Now there’s a little hope on the horizon and we’ll see where it goes. Check out the blog at So far, the comments have been well written and the replies balanced. One downside of this blog is that participants are allowed to use screen names which makes it easy to hide your identity. But refreshingly, real names are startingto be used.


Filed under blogs, Elmwood, Elmwood Gazette, News, Rick Liftig, West Hartford

Let’s integrate West Hartford’s schools

It’s hard to avoid the conclusion that something’s dreadfully wrong with the racial balance in West Hartford’s schools.

In a town where minorities make up a third of the student population, Smith School’s minority enrollment is just shy of two-thirds of the total and Charter Oak counts four out of five students as minorities.

Those numbers come despite the designation of both as magnet schools that should, in theory, attract students from across town. Smith is focused on science, math and technology while Charter Oak calls itself an “Academy of Global Studies.”

Clearly, the magnet isn’t proving particularly attractive.

According to Robert Frahm’s recent story in The Hartford Courant, West Hartford hopes to reverse the dwindling enrollment of white students in both elementary schools by hiring a magnet school liaison official who would publicize their existence so that both schools would have more appeal to parents.

That’s nice.

But after talking with some parents who would presumably be the targets for any public relations effort, I’d be stunned if the numbers change much.

The reality is that people generally want their young children to go to the same school that other kids in their neighborhoods attend (even in middle school many families oddly turn down the chance to go to Bristow because they’d rather stick with the neighborhood’s mainstream option). Public relations alone can’t make the difference.

School officials are dreaming – and wasting money – if they think otherwise.

And I’m pretty sure they’re not deluded enough to think that the problem is PR. They know the problem is rather more alarming: the neighborhoods around Smith and Charter Oak are becoming increasingly filled with minority families, many of them poorer and less educated than the norm in this town.

Hence, not only are Smith and Charter Oak racially imbalanced, they also have students that need more help than what’s generally true at Bugbee, Norfeldt, Morley, Aiken and the rest.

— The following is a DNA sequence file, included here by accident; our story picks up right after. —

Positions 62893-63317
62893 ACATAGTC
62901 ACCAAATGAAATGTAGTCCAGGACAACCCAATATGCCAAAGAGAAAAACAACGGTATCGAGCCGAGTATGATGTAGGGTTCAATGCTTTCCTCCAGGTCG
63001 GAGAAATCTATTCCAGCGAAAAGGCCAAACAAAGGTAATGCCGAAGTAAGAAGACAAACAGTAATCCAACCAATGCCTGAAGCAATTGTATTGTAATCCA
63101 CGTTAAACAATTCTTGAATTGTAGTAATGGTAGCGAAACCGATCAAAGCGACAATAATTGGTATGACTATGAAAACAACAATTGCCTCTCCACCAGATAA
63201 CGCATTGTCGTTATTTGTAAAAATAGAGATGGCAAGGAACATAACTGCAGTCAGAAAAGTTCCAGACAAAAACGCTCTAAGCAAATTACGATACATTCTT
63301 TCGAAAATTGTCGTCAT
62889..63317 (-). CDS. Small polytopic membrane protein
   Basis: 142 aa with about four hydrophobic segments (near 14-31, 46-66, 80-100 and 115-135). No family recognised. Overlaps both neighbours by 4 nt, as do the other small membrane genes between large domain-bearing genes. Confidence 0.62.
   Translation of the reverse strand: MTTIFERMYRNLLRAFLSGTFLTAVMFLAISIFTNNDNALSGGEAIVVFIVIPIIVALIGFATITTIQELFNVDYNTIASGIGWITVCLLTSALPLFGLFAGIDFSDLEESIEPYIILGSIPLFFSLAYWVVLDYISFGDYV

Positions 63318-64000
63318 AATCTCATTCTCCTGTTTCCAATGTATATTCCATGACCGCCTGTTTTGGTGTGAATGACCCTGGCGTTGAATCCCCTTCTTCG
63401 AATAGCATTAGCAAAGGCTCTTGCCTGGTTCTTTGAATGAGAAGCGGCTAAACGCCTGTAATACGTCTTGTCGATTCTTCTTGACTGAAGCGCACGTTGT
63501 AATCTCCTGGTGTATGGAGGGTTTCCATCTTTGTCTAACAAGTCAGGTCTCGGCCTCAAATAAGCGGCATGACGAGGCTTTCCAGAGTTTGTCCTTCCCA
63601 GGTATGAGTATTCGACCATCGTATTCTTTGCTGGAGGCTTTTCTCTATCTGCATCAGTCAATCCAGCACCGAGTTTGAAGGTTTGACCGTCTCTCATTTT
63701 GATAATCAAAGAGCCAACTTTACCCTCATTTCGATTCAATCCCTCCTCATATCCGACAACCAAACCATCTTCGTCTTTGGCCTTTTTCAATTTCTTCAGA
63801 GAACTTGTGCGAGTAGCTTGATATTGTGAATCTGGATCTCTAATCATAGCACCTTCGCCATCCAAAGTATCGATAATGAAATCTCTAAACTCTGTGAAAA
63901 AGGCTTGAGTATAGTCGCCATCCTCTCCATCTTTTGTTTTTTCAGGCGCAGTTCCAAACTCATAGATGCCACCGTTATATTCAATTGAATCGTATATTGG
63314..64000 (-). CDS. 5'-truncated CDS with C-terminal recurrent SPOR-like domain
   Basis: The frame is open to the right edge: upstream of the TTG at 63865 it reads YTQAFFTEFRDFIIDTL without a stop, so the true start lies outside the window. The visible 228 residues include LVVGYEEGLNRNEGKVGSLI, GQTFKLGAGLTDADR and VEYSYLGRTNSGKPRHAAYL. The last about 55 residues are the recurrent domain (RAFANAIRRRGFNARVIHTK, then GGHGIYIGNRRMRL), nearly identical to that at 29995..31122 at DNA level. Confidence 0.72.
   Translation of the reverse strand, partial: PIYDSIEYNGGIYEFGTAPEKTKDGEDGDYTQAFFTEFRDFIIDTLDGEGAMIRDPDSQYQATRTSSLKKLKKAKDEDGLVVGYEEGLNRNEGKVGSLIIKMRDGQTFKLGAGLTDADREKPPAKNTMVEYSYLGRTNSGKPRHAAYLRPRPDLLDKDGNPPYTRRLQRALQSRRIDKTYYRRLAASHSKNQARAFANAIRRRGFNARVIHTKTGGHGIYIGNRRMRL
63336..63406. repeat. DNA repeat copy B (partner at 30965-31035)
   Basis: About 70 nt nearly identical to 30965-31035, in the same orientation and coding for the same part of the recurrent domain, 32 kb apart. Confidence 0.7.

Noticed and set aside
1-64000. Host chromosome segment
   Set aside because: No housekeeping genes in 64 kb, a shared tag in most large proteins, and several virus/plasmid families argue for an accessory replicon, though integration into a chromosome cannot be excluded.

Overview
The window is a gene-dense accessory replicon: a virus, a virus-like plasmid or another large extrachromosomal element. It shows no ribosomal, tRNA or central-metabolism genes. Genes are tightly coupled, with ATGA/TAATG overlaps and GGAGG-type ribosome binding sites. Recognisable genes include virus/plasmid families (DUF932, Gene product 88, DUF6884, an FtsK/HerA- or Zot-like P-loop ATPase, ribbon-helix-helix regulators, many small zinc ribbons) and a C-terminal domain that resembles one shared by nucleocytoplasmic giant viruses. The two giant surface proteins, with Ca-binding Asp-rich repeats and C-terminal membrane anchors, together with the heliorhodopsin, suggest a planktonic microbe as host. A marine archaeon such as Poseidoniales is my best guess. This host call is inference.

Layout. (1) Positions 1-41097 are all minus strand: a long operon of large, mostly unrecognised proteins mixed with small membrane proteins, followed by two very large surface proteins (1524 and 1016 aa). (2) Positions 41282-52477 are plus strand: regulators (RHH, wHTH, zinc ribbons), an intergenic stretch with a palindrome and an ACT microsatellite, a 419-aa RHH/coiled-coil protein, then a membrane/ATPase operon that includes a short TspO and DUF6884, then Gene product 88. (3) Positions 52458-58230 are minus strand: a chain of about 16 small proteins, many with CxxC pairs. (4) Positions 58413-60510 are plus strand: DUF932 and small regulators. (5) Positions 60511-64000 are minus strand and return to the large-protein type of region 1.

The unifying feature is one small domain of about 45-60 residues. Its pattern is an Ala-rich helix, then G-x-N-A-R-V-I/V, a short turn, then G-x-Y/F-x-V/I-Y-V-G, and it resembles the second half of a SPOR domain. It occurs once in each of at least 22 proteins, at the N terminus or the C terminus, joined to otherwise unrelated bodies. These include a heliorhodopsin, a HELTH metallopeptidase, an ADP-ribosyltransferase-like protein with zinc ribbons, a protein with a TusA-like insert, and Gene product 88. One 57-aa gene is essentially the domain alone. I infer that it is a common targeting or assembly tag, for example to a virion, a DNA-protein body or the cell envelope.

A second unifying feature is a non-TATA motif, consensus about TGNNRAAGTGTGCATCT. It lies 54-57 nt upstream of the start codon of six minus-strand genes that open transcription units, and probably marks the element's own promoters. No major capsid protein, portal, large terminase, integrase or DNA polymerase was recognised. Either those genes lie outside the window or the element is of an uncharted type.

The truth is that the schools in West Hartford won’t be integrated until district lines are adjusted so that more white students are bused into Charter Oak and Smith and more minority children who currently attend those schools are sent to one of the other elementary schools.

This shifting can be done carefully to try to keep neighborhoods together as much as possible. I’ve looked at the current maps enough to see there are discreet areas that are probably mostly white that are bused now and could be sent a little further to Charter Oak or Smith.

Why don’t we do that?

Because there’s no political will to integrate our schools. It’s not a priority to almost anyone anymore.

But as someone who attended public schools that were quite mixed, I can say that it matters. It makes a difference in this world if you have genuine friends of other races, incomes and outlooks. It matters whether people are educated within an insular mindset or a broad one.

We can teach all the global studies we want. But what’s really needed is to live it, because the world our children are going to inherit is going to be ever further from the days of white privilege.

Even more than the issue of how to jigger the school makeups to make all of our schools more reflective of the community as a whole – and the world that’s coming – is the issue of why these two areas are so much more apt to have minority students than the town in general.

I recognize that housing prices play a role, of course, since if I were buying a house in West Hartford today, it would almost certainly be in one of those school districts unless it was falling apart.

But it’s not just costs. There’s something attractive about that area for minorities and perhaps repellent about other parts of town. We need to take a good, hard look at this whole issue.

West Hartford can’t afford to divide along racial lines. It will cripple us in the long run.

In the meantime, though, let’s at least get serious about integrating our schools fully.

White kids as well as black and Hispanic kids deserve to go to school to learn together, and from each other.

We need to do more to create the kind of world we should live in.



Filed under budget, Charter Oak Academy of Global Studies, Charter Oak School, education, Elmwood, housing, integration, News, racism, Schools, town council, Town government, West Hartford